Behind the corrugated mask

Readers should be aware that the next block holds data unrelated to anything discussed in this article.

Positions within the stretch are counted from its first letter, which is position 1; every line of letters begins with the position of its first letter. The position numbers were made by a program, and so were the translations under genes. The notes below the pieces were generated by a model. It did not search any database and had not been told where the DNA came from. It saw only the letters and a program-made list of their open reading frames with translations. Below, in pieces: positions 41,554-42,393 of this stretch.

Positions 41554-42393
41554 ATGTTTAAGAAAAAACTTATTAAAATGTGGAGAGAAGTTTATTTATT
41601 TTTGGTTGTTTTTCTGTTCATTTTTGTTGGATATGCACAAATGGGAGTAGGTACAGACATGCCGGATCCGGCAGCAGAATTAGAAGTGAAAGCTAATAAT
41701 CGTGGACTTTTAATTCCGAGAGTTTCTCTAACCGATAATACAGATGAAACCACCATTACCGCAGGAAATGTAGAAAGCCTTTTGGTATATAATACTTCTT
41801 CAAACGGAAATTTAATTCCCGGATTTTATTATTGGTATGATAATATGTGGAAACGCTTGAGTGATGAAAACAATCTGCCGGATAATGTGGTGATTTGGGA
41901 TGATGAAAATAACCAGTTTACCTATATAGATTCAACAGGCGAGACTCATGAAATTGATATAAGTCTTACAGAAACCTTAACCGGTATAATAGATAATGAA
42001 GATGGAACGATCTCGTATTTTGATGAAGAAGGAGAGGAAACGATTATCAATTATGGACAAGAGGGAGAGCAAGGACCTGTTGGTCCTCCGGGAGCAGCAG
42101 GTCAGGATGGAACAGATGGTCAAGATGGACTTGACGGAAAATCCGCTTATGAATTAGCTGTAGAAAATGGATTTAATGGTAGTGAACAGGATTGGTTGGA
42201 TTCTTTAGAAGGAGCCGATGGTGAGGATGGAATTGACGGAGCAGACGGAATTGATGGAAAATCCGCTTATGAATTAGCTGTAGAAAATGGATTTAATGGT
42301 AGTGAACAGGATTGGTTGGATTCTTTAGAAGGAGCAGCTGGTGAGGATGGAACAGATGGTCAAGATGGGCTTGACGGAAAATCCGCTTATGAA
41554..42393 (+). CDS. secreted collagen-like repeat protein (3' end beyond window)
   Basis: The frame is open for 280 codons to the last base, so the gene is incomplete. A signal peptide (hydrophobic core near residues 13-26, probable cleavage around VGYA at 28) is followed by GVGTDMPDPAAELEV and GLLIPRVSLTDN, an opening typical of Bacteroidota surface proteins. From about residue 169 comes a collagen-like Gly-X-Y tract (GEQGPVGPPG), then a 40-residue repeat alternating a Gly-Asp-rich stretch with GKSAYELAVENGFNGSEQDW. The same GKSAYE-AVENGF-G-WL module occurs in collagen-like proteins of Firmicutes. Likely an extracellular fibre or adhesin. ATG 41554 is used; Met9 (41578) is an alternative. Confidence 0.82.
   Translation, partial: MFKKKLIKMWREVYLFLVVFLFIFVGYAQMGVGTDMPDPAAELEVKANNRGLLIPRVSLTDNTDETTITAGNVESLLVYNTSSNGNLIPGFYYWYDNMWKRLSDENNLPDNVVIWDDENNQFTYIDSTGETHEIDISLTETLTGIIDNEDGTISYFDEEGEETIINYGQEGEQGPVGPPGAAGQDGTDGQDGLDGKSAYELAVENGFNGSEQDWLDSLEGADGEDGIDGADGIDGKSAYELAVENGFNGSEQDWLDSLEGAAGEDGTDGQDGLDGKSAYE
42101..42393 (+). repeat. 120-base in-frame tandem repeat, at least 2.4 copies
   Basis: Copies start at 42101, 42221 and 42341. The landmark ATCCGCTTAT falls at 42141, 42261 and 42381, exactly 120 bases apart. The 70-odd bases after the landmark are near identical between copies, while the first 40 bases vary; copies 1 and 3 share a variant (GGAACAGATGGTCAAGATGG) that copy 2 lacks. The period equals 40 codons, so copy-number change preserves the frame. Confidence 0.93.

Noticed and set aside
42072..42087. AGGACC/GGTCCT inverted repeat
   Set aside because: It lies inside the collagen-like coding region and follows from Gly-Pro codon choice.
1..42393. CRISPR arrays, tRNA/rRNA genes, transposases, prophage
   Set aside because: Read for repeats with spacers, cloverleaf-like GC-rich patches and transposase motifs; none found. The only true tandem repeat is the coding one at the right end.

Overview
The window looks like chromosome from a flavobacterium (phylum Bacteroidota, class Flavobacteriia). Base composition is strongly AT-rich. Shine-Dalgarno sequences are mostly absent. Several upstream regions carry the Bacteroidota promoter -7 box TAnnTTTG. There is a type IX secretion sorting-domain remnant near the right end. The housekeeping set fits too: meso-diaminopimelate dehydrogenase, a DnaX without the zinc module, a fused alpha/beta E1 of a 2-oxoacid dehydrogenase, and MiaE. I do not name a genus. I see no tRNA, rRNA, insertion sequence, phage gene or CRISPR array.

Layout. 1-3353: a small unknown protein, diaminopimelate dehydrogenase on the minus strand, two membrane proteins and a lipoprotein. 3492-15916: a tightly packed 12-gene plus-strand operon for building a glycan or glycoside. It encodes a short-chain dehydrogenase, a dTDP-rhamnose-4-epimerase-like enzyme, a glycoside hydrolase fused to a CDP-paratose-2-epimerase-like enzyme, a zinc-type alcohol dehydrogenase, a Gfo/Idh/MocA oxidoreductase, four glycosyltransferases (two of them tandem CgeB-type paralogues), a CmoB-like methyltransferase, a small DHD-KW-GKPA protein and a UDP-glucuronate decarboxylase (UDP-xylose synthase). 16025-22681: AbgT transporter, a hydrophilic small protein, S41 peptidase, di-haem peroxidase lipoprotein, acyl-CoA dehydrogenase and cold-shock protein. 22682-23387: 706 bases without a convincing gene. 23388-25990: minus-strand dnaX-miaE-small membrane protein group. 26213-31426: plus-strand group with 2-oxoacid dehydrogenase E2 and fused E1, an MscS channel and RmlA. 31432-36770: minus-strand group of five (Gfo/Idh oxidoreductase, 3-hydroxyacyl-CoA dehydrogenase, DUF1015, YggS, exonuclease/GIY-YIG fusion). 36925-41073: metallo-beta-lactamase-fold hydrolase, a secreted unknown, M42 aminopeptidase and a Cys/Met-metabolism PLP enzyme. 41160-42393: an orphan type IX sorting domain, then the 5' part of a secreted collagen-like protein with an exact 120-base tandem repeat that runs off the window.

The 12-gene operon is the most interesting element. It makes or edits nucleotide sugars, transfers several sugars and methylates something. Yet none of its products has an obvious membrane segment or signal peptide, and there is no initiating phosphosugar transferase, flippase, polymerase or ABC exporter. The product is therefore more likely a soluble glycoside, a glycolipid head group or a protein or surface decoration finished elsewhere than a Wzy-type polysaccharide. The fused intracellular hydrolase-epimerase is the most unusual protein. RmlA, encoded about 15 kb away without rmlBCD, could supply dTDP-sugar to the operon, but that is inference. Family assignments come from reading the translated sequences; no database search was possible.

London’s wheels keep turning, occasionally spinning wildly. We probably wrote about the frankly rather mediocre Vauxhall Bus Station back in the distant past, noting how the clunky canopy, bizarre ‘ski jump’ and Airstream-inspired ticket office felt like typical salves for the capital’s short architectural attention span. Now the whole thing is being threatened with removal. Ironic that structures like the wretched St George Wharf will no doubt see their way through countless cycles of fashion and reappraisal and forever be far too expensive to buy back and rebuild, whereas small-ish ventures seem ripe for regular and endlessly renewal. The scheme wasn’t exactly a shining example of community-centred infrastructure, but it has become a public space of sorts. The bus station is even a minor masterpiece compared to the rest of Vauxhall’s haul of 20th century buildings. Once up on a time this stretch of the river, graced by wasteland and the Nine Elms Cold Store, inspired the occasional architectural vision, just as Battersea did upstream. We particularly like the Crystal Span / another London thing. The Harrow Dominion is an epic piece of cinematic Art Deco that has been hidden away since the early 60s behind a corrugated metal facade. One day, perhaps, the Dominion will emerge once more.

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